[Note: I wrote this in 1992; the photo appeared with the article.]
[Photo: The Keeper of the Lighthouse and his family and an assistant resided in this comfortable home at Pigeon Point light station built before the turn of the century. The sum of $12,000 was appropriated for the structure.]
“Novice” was the pen name of a restless South Coastside woman who joked in 1873 that “she would rather spend a whole week driving and sightseeing than in the wash-tub.”
(By driving, she meant via horse and carriage.)
When heavy winter storms kept the San Gregorio writer housebound, she couldn’t wait to get back on the road. And the moment there was a break in the weather, “Novice” was ready for an adventure on the South Coast–an adventure that would end up as a story she would mail for publication in the San Mateo County newspaper.
I’m ready, she said, looking at the gloomy gray sky “to drink any amount of salt air and stray bits of scenery.”
She invited friends to accompany her on the bumpy carriage ride, and the party arrived in Pescadero at 9 a.m.–but they didn’t remain long in the popular seaside resort. After a “vote,” she and her friends decided “to do” the Pigeon Point Lighthouse. A month earlier the new lighthouse had celebrated its first anniversary.
Surely when Novice and her pals arrived at the new landmark, they knew the back story; they had heard the gossip about the nasty legal battle over the nearby busy wharf (the only wharf for miles.)
Here are the juicy details: For a decade, Loren Coburn, the controversial landowner and world-class litigant, had leased the wharf to several ex-San Mateo County officials. They then modernized the primitive facilities making it possible for small steamers to load and unload local produce and supplies in a few hours instead of the usual two days.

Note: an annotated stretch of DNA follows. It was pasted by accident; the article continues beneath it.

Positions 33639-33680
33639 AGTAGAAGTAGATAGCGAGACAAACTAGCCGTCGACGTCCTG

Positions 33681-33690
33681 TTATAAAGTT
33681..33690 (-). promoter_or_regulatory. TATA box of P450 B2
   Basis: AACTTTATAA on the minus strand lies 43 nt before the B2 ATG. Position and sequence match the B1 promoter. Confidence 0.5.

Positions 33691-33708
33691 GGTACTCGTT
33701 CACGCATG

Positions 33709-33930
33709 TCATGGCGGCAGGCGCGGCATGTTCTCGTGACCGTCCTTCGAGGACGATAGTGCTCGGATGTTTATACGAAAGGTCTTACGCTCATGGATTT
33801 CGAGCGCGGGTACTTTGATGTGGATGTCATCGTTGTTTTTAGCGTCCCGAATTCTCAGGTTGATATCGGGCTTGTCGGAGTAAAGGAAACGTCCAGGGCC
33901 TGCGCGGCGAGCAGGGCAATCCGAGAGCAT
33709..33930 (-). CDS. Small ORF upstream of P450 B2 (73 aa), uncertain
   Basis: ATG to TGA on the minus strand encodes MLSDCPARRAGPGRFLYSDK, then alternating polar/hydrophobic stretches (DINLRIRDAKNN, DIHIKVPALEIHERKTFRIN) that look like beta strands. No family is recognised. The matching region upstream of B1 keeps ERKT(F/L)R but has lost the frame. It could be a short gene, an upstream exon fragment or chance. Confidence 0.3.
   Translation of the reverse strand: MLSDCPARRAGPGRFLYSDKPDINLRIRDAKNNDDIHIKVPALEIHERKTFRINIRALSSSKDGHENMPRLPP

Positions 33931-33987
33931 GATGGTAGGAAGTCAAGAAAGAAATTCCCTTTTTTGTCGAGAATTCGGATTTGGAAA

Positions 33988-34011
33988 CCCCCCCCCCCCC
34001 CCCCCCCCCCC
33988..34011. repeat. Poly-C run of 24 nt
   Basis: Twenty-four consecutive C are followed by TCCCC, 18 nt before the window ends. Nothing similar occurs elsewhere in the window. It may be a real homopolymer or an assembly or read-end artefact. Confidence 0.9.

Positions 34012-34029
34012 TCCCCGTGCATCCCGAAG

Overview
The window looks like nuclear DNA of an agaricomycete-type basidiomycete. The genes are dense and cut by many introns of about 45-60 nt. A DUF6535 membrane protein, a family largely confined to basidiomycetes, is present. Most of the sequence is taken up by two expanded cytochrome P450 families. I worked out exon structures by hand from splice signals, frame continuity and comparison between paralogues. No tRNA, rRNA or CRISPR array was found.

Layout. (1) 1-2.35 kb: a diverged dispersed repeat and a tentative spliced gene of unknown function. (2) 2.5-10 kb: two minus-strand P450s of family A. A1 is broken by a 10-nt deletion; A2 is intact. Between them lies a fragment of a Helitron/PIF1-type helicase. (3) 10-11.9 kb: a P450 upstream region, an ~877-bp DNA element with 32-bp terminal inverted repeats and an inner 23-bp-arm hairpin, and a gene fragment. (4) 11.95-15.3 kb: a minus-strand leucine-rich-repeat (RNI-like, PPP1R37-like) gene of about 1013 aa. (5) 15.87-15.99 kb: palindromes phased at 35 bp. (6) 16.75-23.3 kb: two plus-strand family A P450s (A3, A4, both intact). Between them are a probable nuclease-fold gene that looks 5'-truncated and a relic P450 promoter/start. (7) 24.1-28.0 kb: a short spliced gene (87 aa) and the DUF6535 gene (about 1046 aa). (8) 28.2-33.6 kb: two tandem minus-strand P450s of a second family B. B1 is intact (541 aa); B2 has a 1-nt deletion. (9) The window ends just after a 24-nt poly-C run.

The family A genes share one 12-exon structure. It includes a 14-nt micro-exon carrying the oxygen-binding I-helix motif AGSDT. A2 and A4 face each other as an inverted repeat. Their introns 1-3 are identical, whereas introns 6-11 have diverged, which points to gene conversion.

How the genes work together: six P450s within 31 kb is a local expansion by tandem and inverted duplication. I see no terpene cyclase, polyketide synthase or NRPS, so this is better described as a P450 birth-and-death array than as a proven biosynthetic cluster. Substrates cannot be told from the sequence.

Well, the lease had expired and now that the former county officials had made the improvements, they didn’t want to give up the property. They refused to honor the contract and the legal dispute landed in the courts.
In the meantime, there had been unfriendly confrontations and threats of violence. (For more details, read my “Coburn Mystery.”
But things were quite when “Novice” toured the grounds surrounding the slender white finger in the sky, the Pigeon Point Lighthouse. Her head was turned by the presence of a photographer whom she called “a special artist.”
She said he was using every “standpoint” to shoot photographs. “If I had not been under the impression,” she noted, “that I was looking worse for the trip, I would have stationed myself in range of that laugh-inspiring machine.”
There is a photograph of the lighthouse keeper’s dwelling in Frank A. Perry’s “The History of Pigeon Point Lighthouse.” Two bearded men stand talking in the foreground. In the background several women wearing long dresses are sitting on the porch. The photo is credited to Eadweard Muybridge, the famous San Francisco photographer who pushed the limits of his craft.